EDITORIAL: Where do we apply for a ‘pot’ license?

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For the past few months, marijuana has been a hot topic of conversation, ever since the push for legislation has been met with some degree of agreement by the administration. Earlier this year, a law allowing the private use of up to 15 grammes of cannabis came into force in our bit of paradise following passage of the Misuse of Drugs (Amendment) Act of 2018 in the Lower and Upper Houses of Parliament and the subsequent publication in the official gazette of Antigua and Barbuda, which actually was an electronic posting on gazette.gov.ag.
So, if we read this new law correctly, there is no penalty for possessing 15 grammes of cannabis or less; however, its public use is still restricted, which according to the law, “A public place means any structure, facility, or space used for gathering individuals, or open to public or any other similar space accessible to the public which would include bars, drinking places, restaurants, clubs …” But there is more. Not only is small possession okay, but also households are now allowed to grow up to four cannabis plants.
At this point, there is still a bit of a division on whether this was a good move or a bad move, and with conflicting research and evidence out there, the only real answer is: time will tell. As we wait for time to give us the clarity of hindsight, we note that the Government taking this talk of marijuana one step further and is seeking to expand the laws to enter the world of medical marijuana. Yes, plans are afoot to go to Parliament by the end of this year to pass laws allowing for the growing, harvesting, processing and selling of medical marijuana.
This is big business and, if executed correctly, it has the potential to make a major impact on our economy, so at the very least it is worth investigating. To see how far marijuana has come, it was recently announced that Former Speaker of the United States’ House of Representatives, John Boehner had joined the advisory board for a cannabis company called Acreage Holdings. That’s right. Boehner has gone from being vocally anti-marijuana and railing against the dangers of ‘pot’ to making a call for the herb to be legalised at a federal level. According to Boehner, “My thinking on cannabis has evolved,” while adding that marijuana should be decriminalised “so we can do research, help our veterans, and reverse the opioid epidemic ravaging our communities.” What a turn-around for this conservative republican. 
If you are wondering why, medical marijuana is the new gold rush. According to analysts at Cowen and Co., the legal cannabis industry is estimated to be worth approximately $6 billion in annual sales. They estimate another $25 billion in black market sales, and if everything transitions to the legal market, the industry could be worth $50 billion by 2026. Some industry experts think that it could pose a serious threat to the $200 billion alcohol industry.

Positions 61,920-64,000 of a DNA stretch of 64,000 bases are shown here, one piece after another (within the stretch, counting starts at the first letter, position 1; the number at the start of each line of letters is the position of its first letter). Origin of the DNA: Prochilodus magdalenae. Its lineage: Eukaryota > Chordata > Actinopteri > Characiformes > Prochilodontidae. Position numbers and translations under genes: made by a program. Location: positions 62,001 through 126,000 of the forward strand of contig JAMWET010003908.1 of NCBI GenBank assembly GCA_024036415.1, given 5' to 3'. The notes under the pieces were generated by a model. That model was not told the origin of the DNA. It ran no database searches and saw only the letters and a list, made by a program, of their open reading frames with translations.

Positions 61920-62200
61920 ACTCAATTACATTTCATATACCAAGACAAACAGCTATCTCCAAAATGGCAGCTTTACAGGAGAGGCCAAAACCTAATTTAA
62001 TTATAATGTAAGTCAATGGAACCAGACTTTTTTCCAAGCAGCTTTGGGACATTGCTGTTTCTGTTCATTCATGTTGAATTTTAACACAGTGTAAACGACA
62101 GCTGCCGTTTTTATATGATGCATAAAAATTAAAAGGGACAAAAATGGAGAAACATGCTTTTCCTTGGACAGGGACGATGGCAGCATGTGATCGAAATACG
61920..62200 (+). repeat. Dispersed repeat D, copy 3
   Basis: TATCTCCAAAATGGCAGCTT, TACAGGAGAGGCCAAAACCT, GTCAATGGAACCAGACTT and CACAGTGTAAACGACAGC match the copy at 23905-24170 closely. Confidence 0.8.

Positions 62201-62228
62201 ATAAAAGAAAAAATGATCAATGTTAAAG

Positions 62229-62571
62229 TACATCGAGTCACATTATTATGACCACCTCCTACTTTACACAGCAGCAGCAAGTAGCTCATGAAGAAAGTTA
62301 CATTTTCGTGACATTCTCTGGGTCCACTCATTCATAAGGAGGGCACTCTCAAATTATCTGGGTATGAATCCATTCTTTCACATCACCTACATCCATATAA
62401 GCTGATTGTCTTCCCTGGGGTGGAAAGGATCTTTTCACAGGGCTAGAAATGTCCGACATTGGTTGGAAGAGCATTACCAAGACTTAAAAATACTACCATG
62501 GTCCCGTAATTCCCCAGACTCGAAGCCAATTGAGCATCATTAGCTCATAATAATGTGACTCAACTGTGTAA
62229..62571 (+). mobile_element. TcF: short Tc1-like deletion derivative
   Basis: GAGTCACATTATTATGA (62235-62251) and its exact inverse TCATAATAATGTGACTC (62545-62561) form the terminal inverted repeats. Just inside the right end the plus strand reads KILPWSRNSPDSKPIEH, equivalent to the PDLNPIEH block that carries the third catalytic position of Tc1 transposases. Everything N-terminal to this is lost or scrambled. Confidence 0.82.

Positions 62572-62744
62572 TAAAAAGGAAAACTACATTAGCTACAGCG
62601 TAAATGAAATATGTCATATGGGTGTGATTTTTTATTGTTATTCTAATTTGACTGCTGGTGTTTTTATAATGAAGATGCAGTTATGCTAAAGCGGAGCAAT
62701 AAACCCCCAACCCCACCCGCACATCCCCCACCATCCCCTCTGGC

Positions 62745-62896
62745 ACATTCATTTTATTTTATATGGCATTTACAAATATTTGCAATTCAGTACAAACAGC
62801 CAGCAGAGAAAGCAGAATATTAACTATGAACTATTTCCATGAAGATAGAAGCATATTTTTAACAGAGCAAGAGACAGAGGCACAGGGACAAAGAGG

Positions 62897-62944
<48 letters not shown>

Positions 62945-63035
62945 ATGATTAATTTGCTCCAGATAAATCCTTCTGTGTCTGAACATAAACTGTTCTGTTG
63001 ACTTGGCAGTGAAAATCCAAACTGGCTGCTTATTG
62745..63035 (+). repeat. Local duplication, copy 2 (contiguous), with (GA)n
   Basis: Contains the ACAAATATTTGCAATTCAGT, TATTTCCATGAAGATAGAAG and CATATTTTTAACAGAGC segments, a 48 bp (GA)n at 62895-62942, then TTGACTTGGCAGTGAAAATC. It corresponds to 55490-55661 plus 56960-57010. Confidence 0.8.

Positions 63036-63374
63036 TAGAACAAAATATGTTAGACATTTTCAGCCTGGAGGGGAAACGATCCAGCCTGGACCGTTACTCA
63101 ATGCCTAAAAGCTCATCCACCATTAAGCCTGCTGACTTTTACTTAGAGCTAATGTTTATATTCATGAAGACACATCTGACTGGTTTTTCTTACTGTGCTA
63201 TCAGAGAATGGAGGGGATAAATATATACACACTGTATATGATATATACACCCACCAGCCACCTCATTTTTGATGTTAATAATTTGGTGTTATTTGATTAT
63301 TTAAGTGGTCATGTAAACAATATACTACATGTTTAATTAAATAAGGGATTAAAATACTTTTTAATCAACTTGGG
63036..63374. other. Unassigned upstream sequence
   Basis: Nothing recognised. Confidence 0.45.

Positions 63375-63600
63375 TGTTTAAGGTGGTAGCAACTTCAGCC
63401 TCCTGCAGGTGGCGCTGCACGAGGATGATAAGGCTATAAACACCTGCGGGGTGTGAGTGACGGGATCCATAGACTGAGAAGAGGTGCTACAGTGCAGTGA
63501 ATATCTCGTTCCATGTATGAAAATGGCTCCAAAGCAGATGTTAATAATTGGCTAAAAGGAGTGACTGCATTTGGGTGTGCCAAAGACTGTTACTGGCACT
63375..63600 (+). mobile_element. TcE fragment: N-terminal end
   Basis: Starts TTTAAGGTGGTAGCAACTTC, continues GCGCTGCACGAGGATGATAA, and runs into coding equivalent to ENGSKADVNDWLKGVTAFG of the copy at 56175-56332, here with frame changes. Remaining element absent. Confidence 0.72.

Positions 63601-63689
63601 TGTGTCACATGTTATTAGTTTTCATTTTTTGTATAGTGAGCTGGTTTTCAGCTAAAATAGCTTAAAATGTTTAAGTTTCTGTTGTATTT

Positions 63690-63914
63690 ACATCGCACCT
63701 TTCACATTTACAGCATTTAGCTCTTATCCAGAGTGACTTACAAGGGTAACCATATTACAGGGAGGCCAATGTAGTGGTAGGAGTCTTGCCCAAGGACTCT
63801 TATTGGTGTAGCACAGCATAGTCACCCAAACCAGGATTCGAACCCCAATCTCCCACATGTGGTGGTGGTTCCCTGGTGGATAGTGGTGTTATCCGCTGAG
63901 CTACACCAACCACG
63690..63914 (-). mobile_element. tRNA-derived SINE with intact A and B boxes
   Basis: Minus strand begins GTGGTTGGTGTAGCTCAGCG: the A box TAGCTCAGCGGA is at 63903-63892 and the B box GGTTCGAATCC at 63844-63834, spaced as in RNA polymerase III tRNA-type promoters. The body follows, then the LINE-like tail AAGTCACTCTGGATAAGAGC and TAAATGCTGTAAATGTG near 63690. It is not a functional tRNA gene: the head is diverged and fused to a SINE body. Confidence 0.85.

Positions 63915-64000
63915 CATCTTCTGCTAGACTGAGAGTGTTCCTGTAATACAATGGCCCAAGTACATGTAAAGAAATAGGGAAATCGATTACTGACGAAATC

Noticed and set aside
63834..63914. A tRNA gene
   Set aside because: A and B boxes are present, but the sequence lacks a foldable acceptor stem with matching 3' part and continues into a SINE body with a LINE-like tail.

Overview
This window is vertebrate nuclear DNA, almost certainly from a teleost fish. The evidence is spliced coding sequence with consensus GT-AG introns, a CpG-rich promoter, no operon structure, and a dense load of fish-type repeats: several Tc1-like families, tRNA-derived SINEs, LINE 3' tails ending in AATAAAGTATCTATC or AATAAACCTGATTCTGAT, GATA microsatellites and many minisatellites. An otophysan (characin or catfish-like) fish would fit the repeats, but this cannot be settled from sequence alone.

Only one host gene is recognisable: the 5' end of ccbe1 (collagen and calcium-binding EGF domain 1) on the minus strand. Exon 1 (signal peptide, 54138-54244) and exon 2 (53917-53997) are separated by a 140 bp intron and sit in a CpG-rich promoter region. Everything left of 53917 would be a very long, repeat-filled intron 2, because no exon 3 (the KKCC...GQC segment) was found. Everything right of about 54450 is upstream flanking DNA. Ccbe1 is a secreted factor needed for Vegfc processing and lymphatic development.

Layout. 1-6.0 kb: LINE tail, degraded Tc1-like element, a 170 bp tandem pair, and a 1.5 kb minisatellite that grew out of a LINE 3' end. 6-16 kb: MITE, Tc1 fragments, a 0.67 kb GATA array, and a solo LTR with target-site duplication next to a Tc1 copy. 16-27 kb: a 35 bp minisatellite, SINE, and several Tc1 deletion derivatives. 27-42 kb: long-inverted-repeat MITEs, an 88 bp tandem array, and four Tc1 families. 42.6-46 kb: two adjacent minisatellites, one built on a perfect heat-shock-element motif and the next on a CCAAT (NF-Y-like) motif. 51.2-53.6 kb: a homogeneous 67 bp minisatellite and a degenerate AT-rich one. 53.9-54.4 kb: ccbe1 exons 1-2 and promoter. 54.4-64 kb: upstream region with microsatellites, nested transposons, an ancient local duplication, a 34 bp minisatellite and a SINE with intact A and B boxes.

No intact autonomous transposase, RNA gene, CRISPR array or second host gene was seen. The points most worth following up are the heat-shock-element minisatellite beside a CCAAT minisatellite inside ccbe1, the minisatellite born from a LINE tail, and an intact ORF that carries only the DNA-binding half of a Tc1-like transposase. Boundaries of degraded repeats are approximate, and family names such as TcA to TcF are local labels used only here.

Note that we are talking only in billions. But to understand what this all means for a government, we can look at Colorado, which was one of earliest test markets in the United States. In 2016, marijuana sales rose by 30 percent and generated $200 million in tax revenue from $1.3 billion in sales. In Washington state, which legalised recreational marijuana since 2014, the industry generated $2 million in tax revenues its first year compared with the then $30 million from beer sales. A year later, in 2015, cannabis rocketed to $65 million in tax revenue versus a slight increase in the beer tax to $31 million.
So, there is a lot of money at stake, and the devil will be in the details. The government must establish a licensing regime that is transparent and fair. This cannot become a ‘get rich quick’ scheme for political cronies who get an automatic promotion to the front of the line. This has the potential to become a golden-egg-laying goose, and we should not get it derailed by even the perception of a corrupt licensing regime. The proposed board that is to be established to issues licenses to local farmers should make all attempts to be politically neutral and provide the wealth opportunities to locals. There is really no need to hear about foreigners coming to our shores to grow herb. Happy for the expertise, but expertise is something that we can buy. It is not something that should buy us.
We have already heard about Canadian “experts” being given an audience with the Cabinet, and that is fine because the Canadians know a thing or two about the industry, but there was no specific talk of it being a government contingent to aid with setting up laws and the administration of licenses. Then there was talk about “one of the experts in the group has promised to return to Antigua in a few weeks in order to provide further assistance with the realisation of the new revenue-raising method which will be pursued vigorously.” Hmmm!?! What does that mean? Already, we are suffering from a lack of information.
This is one of those things that is too important to get wrong. Unlike renewable energy, and hotels, and roads, and … (well, you get the point) let’s get this one right and ensure that locals drive this industry. Let us not give away the golden goose because we think that we cannot do this right or others will do it better. It happens all too often and it must stop.
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